Indonesian Muslim students rally on the streets of Jakarta to protest against a
thawing of Indonesia's relations with Israel under new President Abdurrahman Wahid REUTERS A controversial exhibition depicting crimes committed by the Wehrmacht, the German army in the second world war, has been temporarily closed and an international tour indefinitely postponed after historians showed it contained a number of errors.
An independent group of experts will examine the details of the exhibition, which uses photographs and other documentation to argue that the Wehrmacht willingly committed atrocities.
This challenges the widespread notion that, unlike Hitler's elite SS, the regular army was not involved in crimes or participated only under duress.
The closure follows claims by Bogdan Musial, a Polish historian at the German Historical Institute in Warsaw, that at least nine of the photograph captions are untrue.
One picture, called The Pogrom at Tarnapol, claimed to show Wehrmacht soldiers next to a mass grave but is in fact a picture of a massacre perpetrated several days before, apparently by the Soviet secret police, wrote Dr Musial and two colleagues in the academic journal of the Munich Institute for Contemporary History.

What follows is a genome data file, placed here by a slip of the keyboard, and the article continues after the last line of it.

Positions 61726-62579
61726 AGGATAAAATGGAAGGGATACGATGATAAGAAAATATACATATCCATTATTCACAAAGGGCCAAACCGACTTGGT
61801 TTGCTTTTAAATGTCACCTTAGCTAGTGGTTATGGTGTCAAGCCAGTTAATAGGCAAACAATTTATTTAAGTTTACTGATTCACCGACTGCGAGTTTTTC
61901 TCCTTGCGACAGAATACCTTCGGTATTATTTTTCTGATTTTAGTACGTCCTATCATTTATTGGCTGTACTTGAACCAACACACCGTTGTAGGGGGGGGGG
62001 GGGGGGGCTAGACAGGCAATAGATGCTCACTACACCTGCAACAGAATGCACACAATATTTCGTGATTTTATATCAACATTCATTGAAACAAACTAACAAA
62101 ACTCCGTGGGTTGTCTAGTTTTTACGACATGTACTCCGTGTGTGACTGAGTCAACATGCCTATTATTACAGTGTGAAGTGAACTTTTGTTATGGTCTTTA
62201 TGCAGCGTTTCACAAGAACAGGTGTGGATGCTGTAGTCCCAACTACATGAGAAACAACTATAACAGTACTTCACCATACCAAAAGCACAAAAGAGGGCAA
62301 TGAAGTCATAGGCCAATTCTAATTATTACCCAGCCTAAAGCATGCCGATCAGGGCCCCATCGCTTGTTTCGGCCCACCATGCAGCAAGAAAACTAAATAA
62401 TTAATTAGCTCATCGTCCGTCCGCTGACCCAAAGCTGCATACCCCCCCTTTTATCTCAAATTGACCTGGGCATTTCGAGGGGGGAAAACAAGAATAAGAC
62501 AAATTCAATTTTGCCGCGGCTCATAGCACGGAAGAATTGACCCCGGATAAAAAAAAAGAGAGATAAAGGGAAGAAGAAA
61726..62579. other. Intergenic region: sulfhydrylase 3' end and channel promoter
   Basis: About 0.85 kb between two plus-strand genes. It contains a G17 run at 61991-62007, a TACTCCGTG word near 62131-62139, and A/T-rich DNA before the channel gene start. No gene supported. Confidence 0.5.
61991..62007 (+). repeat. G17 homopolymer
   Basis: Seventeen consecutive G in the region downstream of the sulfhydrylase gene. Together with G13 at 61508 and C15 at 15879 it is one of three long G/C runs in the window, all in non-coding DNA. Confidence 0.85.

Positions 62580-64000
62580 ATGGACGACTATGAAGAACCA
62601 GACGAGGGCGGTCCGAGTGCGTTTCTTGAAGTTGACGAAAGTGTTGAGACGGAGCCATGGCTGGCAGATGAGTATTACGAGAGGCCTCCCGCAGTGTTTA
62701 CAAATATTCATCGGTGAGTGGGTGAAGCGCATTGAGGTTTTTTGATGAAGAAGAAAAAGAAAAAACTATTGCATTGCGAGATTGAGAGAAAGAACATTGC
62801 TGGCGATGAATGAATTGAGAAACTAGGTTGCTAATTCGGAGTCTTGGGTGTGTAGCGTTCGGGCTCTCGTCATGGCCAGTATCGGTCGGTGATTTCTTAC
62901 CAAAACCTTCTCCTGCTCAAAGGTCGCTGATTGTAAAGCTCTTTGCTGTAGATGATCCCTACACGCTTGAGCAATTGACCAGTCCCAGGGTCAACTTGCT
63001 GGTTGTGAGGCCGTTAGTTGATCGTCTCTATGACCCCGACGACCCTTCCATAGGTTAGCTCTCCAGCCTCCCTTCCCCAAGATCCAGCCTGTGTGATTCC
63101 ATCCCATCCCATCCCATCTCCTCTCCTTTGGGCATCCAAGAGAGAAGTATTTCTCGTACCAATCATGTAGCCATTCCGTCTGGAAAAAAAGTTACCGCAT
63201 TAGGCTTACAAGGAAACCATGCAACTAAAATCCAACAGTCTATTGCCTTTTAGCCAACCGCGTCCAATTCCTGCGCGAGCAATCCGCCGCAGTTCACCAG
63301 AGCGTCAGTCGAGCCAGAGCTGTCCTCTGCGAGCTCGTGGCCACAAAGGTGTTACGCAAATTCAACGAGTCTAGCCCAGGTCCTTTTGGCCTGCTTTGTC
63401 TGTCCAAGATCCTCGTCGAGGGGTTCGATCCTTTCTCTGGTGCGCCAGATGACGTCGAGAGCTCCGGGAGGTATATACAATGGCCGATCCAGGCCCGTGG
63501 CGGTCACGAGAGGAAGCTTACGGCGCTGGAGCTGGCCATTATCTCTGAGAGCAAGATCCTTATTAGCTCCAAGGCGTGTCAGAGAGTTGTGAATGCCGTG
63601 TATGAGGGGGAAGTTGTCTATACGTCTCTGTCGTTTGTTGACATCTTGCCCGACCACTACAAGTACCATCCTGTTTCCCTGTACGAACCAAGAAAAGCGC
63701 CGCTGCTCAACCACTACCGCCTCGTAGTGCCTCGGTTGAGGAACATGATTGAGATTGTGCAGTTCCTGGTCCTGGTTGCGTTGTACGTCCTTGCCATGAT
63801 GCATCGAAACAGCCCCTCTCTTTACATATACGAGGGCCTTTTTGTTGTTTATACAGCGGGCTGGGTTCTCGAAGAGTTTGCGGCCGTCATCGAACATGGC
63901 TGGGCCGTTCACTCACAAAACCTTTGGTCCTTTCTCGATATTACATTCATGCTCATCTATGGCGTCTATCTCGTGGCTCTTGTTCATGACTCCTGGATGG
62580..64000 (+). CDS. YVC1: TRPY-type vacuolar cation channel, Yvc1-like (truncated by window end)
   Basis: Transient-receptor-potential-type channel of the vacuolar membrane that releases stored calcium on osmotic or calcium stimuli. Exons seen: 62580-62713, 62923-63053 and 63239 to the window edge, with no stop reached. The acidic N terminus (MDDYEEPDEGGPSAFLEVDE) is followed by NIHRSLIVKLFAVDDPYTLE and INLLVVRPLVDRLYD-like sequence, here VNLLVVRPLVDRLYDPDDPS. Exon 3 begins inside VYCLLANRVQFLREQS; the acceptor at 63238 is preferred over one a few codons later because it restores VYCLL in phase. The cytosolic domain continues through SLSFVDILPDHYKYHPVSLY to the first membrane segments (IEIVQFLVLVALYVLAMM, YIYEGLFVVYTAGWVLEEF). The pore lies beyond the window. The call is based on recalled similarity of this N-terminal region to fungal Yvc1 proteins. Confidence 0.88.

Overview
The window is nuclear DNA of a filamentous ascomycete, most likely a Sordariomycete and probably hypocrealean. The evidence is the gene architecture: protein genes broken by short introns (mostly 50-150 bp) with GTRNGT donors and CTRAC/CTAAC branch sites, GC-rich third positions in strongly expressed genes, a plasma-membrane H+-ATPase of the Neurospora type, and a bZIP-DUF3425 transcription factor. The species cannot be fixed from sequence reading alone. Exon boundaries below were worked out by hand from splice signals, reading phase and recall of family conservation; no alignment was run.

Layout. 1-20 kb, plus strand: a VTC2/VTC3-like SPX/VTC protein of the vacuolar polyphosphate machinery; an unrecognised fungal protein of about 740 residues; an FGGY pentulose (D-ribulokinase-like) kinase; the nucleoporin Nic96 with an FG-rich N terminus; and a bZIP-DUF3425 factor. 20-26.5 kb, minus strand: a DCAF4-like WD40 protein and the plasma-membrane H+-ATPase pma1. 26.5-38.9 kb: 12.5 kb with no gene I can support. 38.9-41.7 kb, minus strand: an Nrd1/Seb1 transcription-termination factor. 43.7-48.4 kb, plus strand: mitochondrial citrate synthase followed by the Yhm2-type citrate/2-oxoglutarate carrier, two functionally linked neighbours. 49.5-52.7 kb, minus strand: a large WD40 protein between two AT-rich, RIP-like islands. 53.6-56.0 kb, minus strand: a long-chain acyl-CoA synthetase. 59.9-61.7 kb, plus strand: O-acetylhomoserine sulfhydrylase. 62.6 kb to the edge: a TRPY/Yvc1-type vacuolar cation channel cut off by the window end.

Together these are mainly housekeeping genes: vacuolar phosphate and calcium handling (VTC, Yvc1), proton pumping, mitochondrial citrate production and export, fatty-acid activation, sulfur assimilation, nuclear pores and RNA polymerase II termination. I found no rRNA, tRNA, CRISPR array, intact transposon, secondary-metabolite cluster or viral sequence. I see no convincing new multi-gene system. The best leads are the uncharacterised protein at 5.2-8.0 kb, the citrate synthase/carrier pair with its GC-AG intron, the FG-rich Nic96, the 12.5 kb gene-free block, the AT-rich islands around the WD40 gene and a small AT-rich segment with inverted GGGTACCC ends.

Another photo claiming to show an execution by German soldiers in fact shows troops wearing Hungarian helmets.
The allegations have cast a cloud over the credibility of the exhibition "War of Extermination - Crimes of the Wehrmacht 1941-1944", which prompted violent demonstrations by right-wing groups and counter left-wing protests in nearly every German city in which it has been shown.
"It is possible that this loss of credibility could ultimately damage the overall argument of the exhibition," said Jan Philipp Reemtsma, sponsor of the Hamburg Institute for Contemporary History, which is responsible for the project.
He said the display would be closed for at least three months while a panel of historians examine the pictures and their captions. The international tour, due to start in New York on December 2, has been postponed.
Mr Reemtsma also indicated that historian Hannes Heer had been suspended as academic head of the project. Dr Heer went on German television to defend his thesis. He said the discovery that a few of the 801 photographs
in the exhibition were misattributed did not discredit his overall theory that the Wehrmacht was a criminal organisation.